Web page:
Unfortunately I may be needing an option. I had a recurrence of Stage 1A carcinosarcoma/MMMT in my pelvic lymph nodes (frontline treatment after hysterectomy was carboplatin and taxol chemo and brachytherapy). Was treated for recurrence with surgery to remove 3 nodes (one was removed in prior surgery/biopsy) followed up with 25 sessions of pelvic radiation. In the surgery my gyn onc was not able to completely remove one of the nodes because it was so close to the margin. The radiation was supposed to address that and any other spread in the targeted pelvic regions. Looks like the radiation may not have been effective although I won't know for sure until I have a scan. I am feeling swelling once again in the pelvic region (that was what tipped me off in the first place to the recurrence). Yesterday when I visited my primary care doc for my annual I asked her to feel the area as well to make sure I wasn't over-reacting and she felt it too. Called the gyn onc's office and spoke with one of the nurses. She is going to talk to him and see if he wants me to have a CT done that I can bring with me. I have had a tumor specimen sent to Foundation One for genomic profiling prior to this and now I'm thinking that maybe some information about genomic mutations can be gleaned that will yield a potentially effective treatment. Hoping anyway :).  

    Sandy, I'm so sorry to hear

    Sandy, I'm so sorry to hear this but know that there are many good options to help treat recurrences. I'm glad to hear that you have a good team of doctors working together on your behalf. They will certainly come up with a good plan to get you back on the road to NED. Sending positive thoughts of hope and healing your way, Kim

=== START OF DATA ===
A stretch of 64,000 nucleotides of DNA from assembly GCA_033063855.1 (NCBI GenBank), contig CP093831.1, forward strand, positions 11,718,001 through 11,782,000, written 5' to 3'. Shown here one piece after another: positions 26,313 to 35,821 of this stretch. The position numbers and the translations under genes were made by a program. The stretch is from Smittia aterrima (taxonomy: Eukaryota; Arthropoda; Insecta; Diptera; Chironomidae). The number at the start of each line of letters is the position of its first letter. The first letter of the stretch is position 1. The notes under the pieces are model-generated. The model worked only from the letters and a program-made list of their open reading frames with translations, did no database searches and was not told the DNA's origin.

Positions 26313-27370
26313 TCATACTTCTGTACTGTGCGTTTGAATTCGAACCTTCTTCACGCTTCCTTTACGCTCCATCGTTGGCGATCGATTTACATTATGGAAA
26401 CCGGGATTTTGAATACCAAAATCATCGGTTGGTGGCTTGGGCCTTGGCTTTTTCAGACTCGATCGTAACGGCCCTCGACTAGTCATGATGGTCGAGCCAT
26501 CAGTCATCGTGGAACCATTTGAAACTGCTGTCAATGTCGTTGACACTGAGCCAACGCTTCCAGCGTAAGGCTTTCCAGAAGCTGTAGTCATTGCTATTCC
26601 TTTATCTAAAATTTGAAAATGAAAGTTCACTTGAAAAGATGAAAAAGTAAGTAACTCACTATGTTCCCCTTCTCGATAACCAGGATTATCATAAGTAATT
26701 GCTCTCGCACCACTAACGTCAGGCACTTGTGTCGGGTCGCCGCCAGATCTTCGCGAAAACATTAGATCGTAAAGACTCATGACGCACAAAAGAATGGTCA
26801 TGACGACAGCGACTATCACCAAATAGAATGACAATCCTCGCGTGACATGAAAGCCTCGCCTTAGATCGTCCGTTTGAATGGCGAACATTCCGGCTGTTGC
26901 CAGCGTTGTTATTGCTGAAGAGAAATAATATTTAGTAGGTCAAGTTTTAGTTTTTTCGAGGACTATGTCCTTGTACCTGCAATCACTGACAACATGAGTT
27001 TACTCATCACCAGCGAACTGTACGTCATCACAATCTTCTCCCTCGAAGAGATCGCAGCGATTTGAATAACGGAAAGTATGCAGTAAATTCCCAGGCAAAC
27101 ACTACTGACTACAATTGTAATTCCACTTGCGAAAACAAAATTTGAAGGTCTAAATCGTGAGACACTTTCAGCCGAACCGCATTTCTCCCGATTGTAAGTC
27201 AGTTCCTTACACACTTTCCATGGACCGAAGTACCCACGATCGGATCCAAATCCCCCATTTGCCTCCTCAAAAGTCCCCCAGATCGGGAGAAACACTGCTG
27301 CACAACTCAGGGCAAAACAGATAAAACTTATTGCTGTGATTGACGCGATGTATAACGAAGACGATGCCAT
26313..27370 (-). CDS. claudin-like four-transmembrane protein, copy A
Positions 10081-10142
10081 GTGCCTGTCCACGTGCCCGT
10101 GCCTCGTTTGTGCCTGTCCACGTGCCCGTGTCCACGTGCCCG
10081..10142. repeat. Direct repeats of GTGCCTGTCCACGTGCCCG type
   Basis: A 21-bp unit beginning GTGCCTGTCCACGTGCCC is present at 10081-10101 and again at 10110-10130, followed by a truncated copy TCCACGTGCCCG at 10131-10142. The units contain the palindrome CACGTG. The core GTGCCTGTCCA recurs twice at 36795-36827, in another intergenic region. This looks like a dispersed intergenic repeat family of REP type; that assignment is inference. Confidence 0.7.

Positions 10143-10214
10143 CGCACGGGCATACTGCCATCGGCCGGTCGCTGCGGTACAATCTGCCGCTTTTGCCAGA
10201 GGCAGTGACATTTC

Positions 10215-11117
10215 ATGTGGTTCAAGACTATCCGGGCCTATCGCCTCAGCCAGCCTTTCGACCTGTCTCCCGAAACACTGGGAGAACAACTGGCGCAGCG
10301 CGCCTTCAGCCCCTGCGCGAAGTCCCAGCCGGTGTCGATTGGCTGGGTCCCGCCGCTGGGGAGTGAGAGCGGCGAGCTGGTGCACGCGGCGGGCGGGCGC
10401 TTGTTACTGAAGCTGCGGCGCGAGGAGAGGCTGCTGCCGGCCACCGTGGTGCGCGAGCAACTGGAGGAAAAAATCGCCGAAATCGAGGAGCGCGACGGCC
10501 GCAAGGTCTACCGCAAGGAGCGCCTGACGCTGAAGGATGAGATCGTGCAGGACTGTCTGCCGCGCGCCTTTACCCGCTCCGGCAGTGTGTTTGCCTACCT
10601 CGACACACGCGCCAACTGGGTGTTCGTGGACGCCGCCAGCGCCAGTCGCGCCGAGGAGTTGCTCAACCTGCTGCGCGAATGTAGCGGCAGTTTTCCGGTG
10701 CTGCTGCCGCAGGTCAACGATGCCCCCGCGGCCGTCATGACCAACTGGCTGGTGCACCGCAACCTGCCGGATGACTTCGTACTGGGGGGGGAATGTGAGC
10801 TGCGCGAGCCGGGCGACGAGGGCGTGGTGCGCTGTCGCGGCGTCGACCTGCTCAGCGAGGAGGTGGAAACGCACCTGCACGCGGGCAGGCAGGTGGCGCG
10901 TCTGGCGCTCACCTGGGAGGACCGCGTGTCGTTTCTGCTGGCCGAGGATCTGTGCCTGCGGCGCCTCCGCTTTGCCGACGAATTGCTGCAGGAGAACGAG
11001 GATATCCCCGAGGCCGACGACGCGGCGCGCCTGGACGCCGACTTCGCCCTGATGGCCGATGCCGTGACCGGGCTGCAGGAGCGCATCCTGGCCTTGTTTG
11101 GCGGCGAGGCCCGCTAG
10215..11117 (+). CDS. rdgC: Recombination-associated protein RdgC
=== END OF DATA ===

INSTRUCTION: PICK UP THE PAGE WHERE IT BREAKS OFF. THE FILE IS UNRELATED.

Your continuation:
• SandyD
    SandyD Member Posts: 130
    Options
    Kvdyson said:

    Sandy, I'm so sorry to hear

    Sandy, I'm so sorry to hear this but know that there are many good options to help treat recurrences. I'm glad to hear that you have a good team of doctors working together on your behalf. They will certainly come up with a good plan to get you back on the road to NED. Sending positive thoughts of hope and healing your way, Kim

    Thanks Kim!

    Appreciate the support. Onc's office called and will be arranging for a PET scan. I'll post when I know more.

  • NoTimeForCancer
    NoTimeForCancer Member Posts: 3,385 Member
    Options
    SandyD said:

    Thanks Kim!

    Appreciate the support. Onc's office called and will be arranging for a PET scan. I'll post when I know more.

    Wishing you the best, Sandy.

    Wishing you the best, Sandy.  Please let us know.

  • derMaus
    derMaus Member Posts: 558 Member
    Options
    Article on Combined Immunotherapy

    This article talks about combining an immune checkpoint inhibitor, e.g. Keytruda, with a targeted agent such as Lenvatinib. A 40% response rate for immunotherapy is good IF you have the genetic mutation (microsatellite instabilitiy) that the FDA targeted for Keytruda, but we'd all like to see a broader application and better response rate. Combined therapy offers some movement in that direction. 

    expert-discusses-immunotherapy-across-gynecologic-malignancies